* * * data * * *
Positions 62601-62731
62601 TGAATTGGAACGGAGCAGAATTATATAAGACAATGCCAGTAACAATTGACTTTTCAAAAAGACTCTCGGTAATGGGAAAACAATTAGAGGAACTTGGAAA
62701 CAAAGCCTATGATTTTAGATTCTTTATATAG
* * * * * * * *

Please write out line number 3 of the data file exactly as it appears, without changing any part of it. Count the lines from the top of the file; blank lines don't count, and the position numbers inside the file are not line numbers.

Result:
62701 CAAAGCCTATGATTTTAGATTCTTTATATAG